Curt and Rod Presents – Blues Monday   3 comments

Muddy Waters

Mannish Boy

Mannish Boy” (or “Manish Boy“) is a blues standard by Muddy Waters first recorded in 1955. It is both an arrangement of and an “answer song” to Bo Diddley’s “I’m a Man”, which was in turn inspired by Waters’ and Willie Dixon’s “Hoochie Coochie Man”. “Mannish Boy” features a repeating stop-time figure on one chord throughout the song and is credited to Waters, Mel London, and Bo Diddley.

The original version of “Mannish Boy” was recorded in Chicago on May 24, 1955, under the title “Manish Boy.” Accompanying Muddy Waters were Jimmy Rogers on guitar, Junior Wells on harmonica, Fred Below on drums, and an un-identified female chorus. The original version was the only recording done by Muddy Waters between January 1953 and June 1957 that did not feature Little Walter on harmonica and was one of few studio recordings with Junior Wells.

Muddy Waters recorded several versions of “Mannish Boy” during his career. In 1968, he recorded it for the Electric Mud album in Marshall Chess’ attempt to attract the rock market. After he left Chess, he recorded it for the 1977 Hard Again album which was produced by Johnny Winter. The song also was included on the live album Muddy “Mississippi” Waters – Live (1979). Waters also performed it at The Band’s farewell concert The Last Waltz which was shot on film.

 

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3 responses to “Curt and Rod Presents – Blues Monday

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  1. Good stuff, and perfect timing. If you haven’t checked out Joe Bonamassa, his new Muddy Waters and Howlin’ Wolf tribute from Red Rocks dropped today:
    http://jbonamassa.com/albums/2015/red-rocks/red-rocks-free-song.php?id=homepage

  2. Al….how about some thoughts on the following….I’m gonna bring back my second cousin,
    That little Johnny Cocheroo.

    • John the Conqueror, also known as High John the Conqueror, John de Conquer, and many other folk variants, is a folk hero from African-American folklore. He is associated with a certain root, the John the Conqueror root, or John the Conqueroo, to which magical powers are ascribed in American folklore, especially among the hoodoo tradition of folk magic.
      John the Conqueror was an African prince who was sold as a slave in the Americas. Despite his enslavement, his spirit was never broken and he survived in folklore as a sort of a trickster figure, because of the tricks he played to evade his masters. Joel Chandler Harris’s Br’er Rabbit of the Uncle Remus stories is said to be patterned after High John the Conqueror. Zora Neale Hurston wrote of his adventures (“High John de Conquer”) in her collection of folklore, The Sanctified Church.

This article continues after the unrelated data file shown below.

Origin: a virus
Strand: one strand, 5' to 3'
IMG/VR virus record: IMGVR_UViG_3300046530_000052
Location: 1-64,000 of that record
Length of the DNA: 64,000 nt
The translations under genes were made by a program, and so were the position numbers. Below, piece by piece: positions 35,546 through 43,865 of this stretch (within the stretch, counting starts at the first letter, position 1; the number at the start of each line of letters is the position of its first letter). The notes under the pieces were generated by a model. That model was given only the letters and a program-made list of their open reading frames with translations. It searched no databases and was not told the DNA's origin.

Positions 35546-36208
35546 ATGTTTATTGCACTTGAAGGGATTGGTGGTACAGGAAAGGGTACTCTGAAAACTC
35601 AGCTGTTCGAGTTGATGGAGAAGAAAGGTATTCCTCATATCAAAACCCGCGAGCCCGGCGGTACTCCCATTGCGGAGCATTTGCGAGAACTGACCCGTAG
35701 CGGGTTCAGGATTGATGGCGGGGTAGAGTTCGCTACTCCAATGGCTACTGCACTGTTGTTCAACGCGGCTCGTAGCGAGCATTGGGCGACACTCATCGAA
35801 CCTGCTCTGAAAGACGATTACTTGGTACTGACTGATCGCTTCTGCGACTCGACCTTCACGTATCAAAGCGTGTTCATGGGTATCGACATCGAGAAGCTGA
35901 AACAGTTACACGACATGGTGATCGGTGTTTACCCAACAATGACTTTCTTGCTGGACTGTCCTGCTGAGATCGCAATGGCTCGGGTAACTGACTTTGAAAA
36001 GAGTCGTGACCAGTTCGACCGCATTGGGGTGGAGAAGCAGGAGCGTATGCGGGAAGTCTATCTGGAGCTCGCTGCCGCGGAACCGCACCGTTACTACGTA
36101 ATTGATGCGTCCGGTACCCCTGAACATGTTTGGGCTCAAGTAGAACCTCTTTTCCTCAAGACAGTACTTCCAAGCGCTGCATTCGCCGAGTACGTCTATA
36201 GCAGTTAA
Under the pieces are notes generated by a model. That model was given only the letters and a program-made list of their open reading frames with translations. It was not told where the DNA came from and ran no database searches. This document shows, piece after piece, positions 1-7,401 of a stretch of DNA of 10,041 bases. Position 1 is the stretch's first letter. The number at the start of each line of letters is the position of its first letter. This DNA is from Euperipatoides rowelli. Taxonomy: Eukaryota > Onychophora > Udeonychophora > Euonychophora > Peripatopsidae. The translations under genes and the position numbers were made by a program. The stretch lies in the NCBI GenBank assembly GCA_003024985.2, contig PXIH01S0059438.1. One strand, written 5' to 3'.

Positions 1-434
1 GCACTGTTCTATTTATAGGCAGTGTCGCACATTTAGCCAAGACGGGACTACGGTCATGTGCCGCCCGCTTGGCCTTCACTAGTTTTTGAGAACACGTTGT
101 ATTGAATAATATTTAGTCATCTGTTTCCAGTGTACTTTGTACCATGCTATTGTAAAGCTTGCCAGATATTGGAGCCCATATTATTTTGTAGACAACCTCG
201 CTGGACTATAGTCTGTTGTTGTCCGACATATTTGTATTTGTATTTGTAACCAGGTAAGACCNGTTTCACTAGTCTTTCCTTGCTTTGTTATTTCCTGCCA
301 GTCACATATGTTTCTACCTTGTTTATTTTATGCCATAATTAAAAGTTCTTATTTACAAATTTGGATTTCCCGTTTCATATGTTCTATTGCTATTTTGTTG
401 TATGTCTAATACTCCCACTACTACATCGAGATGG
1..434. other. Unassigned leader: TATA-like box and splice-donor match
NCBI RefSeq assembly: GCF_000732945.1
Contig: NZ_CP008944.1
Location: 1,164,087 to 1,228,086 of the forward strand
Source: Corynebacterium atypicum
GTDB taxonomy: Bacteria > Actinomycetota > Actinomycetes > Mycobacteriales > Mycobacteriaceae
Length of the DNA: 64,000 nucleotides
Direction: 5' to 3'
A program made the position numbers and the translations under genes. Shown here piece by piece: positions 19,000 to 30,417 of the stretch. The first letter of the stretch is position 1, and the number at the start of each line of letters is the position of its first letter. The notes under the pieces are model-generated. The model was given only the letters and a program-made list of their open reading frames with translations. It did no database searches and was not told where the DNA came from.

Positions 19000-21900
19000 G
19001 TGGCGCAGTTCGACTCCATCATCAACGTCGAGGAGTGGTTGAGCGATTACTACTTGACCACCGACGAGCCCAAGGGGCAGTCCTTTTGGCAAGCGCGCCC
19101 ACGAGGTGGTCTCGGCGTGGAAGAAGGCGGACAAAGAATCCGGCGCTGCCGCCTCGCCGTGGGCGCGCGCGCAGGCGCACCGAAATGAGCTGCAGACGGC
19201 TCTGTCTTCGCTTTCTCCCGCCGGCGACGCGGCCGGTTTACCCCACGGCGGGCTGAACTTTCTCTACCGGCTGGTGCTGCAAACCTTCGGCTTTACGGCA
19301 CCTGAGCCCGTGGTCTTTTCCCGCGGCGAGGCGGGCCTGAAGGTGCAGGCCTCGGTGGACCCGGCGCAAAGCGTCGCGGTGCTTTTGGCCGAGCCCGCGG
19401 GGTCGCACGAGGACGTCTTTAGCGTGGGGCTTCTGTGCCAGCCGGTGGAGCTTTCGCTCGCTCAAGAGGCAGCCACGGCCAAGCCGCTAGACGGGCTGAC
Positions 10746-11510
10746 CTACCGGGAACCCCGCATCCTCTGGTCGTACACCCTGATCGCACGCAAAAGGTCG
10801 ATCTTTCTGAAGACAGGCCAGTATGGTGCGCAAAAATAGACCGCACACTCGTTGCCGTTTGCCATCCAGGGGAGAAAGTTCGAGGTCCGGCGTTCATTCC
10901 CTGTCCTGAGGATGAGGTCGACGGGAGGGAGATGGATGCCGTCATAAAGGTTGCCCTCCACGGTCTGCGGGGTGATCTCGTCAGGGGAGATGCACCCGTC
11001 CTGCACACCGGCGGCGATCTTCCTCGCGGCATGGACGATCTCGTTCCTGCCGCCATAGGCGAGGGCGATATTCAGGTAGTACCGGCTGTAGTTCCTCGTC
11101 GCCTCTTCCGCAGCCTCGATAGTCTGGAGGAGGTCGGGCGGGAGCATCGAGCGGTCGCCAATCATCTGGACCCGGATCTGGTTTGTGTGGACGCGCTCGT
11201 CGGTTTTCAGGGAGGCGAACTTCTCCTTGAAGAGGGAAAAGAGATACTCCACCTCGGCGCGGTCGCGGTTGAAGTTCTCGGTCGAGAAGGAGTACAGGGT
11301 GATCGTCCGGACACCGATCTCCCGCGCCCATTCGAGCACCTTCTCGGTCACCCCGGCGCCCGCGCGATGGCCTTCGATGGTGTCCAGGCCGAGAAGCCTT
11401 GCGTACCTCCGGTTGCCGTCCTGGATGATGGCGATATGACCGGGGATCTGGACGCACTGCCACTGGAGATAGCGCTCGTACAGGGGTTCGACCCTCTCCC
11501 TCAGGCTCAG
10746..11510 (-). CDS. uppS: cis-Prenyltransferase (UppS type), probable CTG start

In one traditional John the Conqueror story told by Virginia Hamilton, and probably based on “Jean, the Soldier, and Eulalie, the Devil’s Daughter”, John falls in love with the Devil’s daughter. The Devil sets John a number of impossible tasks: he must clear sixty acres (25 ha) of land in half a day, and then sow it with corn and reap it in the other half a day. The Devil’s daughter furnishes John with a magical axe and plow that get these impossible tasks done, but warns John that her father the Devil means to kill him even if he performs them. John and the Devil’s daughter steal the Devil’s own horses; the Devil pursues them, but they escape his clutches by shape-shifting.

      The root known as High John the Conqueror or John the Conqueror root is said to be the root of Ipomoea jalapa, also known as Ipomoea purga, an Ipomoea species related to the morning glory and the sweet potato. The plant is known in some areas as bindweed or jalap root. It has a pleasant, earthy odour, but it is a strong laxative if taken internally. It is not used for this purpose in folk magic; it is instead used as one of the parts of a mojo bag. It is typically used in sexual spells of various sorts and it is also considered lucky for gambling. It is likely that the root acquired its sexual magical reputation because, when dried, it resembles the testicles of a dark-skinned man. Because of this, when it is employed as an amulet, it is important that the root used be whole and unblemished. Dried pieces and chips of the root are used in formulating oils and washes that are used in other sorts of spells.

      Cecil Adams has written that John the Conqueror root is the root of St. John’s wort.[2] St. John’s wort root is thin and thread-like root, while John the Conqueror root is a tuber. John the Conqueror root is carried by the user, and the spell is cast by rubbing the root, which could not be done with a filamentous root.

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